“With the advent of genetic engineering, the time required for the evolution of new species may literally collapse.”
It was a tiring job being a security guard. Brian Tanner had been promised a lot more by the scientists when he was hired.
He expected to try to fight off burglars, and the promotional sticker which said, ‘So, you think you’re James Bond?’ didn’t help, but he found out too late that his job would only amount to sitting down and staring at a computer screen. Not even security cameras or something interesting like that, but merely a screen with some tables on it.
He sighed in exasperation as he gulped down the third coffee that morning. He hadn’t had any sleep in a couple of days. He recalled how he had tried to catch a few minutes of sleep a couple of times, but he was always woken up by the damn siren.
Why did they need a security guard, he figured, if they were watching every single thing he was doing on a monitor anyway? What was the point?
Brian yawned, taking in another gulp of coffee. Just gotta make it through today, he thought to himself, and I can tell them where to stick this job.
He started to think of what he would do after he quit. He’d always wanted to get enough money to travel the world, visiting places like Machu Picchu and the Caribbean. By now, it seemed he would never achieve that dream.
As this thought crossed through his mind, he was jolted back to reality by the sudden beeping coming from the monitor in front of him. He looked down at the monitor.
|PTB-1||13||Mystacina tuberculata x Mus musculus||Compromised|
|PTB-2||5||Rhinopoma microphyllum x Pygocentrus sp. x Menura superba
|PTB-3||2||Lyroderma lyra x Gymnothorax javanicus
Brian noticed it right away. He really had no idea what any of the charts meant – he knew the term Mus musculus somehow, but that was about it – but that one of the cells said “compromised” was certainly worrying. He reached towards his radio and flicked it on, bringing it up to his ear.
Almost instantaneously, a burst of static erupted from the speakers. Brian recoiled, barely preventing himself from throwing the radio onto the ground. Still, he somehow clung onto his composure and spoke.
‘This is Security Officer Tanner. It looks like–’ He looked back down at the monitor. ‘It looks like PTB-1’s containment has been compromised. Over.’ Really, he had no idea what any of it meant. It just sounded good to him. He quickly pulled the radio away from his ear before letting go of the button. Another blast of static.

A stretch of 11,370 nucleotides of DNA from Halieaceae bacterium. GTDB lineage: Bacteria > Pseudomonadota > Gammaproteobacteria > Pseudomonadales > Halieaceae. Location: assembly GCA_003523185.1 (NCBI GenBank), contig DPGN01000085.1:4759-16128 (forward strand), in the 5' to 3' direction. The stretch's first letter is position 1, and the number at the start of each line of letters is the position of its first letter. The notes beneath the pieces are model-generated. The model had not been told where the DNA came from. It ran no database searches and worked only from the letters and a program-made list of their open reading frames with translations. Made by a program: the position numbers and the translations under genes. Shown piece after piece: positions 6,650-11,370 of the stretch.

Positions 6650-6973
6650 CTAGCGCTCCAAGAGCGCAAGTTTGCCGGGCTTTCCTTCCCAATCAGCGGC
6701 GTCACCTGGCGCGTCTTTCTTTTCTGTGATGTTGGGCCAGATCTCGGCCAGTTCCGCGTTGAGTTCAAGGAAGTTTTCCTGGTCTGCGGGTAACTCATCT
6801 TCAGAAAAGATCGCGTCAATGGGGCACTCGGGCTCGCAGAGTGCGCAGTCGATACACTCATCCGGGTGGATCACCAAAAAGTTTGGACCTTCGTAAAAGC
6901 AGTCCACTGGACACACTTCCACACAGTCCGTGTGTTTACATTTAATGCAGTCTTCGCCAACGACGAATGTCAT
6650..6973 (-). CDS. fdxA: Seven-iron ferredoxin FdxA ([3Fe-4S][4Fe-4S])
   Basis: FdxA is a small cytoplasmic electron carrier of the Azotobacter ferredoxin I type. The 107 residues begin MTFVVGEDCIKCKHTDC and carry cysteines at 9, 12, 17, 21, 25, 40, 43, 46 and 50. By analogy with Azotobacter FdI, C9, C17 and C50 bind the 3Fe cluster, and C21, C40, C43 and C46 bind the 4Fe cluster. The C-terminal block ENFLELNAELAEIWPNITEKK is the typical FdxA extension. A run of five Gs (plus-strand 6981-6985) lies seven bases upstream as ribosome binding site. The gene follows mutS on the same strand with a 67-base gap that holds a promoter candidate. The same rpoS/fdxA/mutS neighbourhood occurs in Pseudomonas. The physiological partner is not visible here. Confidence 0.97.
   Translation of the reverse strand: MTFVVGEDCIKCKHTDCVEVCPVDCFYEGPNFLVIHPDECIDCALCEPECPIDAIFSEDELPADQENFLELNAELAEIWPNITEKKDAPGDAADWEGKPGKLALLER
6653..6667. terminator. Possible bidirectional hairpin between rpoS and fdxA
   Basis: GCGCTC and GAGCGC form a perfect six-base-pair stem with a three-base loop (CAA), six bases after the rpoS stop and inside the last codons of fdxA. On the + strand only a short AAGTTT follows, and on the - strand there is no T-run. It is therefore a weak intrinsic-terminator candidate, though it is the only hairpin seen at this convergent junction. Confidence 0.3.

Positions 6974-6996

‘Is there anyone there?’ There was silence. There wasn’t even static this time, just simple silence. He carefully put the radio back down and looked around the room.
Things were completely silent. All Brian could hear was the sound of his heartbeat and his slightly shaky breathing. But he soon realized that not all was silent. There was a quiet, chittering noise coming from under his desk. It sounded like it was coming from right by his feet. He pushed himself away from his desk slowly and looked underneath.
It was a bat.
Brian stared, bewildered, at the little animal. How did it get in here? How was it making those noises?
It looked up and stared back at him for a moment, before continuing what it was doing. It was chewing one of the computer cables.
Maybe it was the bat that cut off the radios. He looked back at the monitor.
|PTB-1||14||Mystacina tuberculata x Mus musculus||Compromised|
He finally realized what was going on. He could remember very little from biology class, but one thing he did learn was Latin names. Mus musculus.
This creature was part-mouse.
Looking at the tiny bat, or mouse, or even both at the same time, a thought passed through Brian’s head. There must have been a reason that the scientists never told him what he was dealing with.
He heard a slight squeak to his left, looked up, and saw another mouse-bat. He didn’t really have anything else to call them, so he just chose that name on the spot. He looked back up at the table.
It said there were 14 mouse-bats out there, but it also showed something else.
|PTB-2||5||Rhinopoma microphyllum x Pygocentrus sp.
Whatever these next creatures were, there were five of them. And now, they were out. He stared at the graph. Unlike the mouse-bats, there was something else under the Latin names. There were the initials ‘HG’.
Brian sat in total silence, racking his brain to try and find out what HG meant. He could figure out that ‘G’ probably stood for ‘Genome’, considering the circumstances, but he couldn’t figure out what HG stood for.
He heard a bang on the door, scattering his thoughts.
‘Is there anyone there?’ he heard a male voice say outside.
‘Yeah,’ Brian said, scrambling to get up. “Who are you?”
‘We’ll have to make our way out through the fire exit. The PTB-2s are blocking the main entrance.’
Something about the way the man was speaking made him immediately suspicious.
‘Okay, but ... who are you?’
There was silence outside for about a minute.
‘Just come outside,’ the man said. ‘I’ll have us out in no time.’
Brian thought of what he was going to do next. Should he listen to him? Is ‘he’ even a person? He didn’t think it would be that surprising if whatever these people had made could mimic people.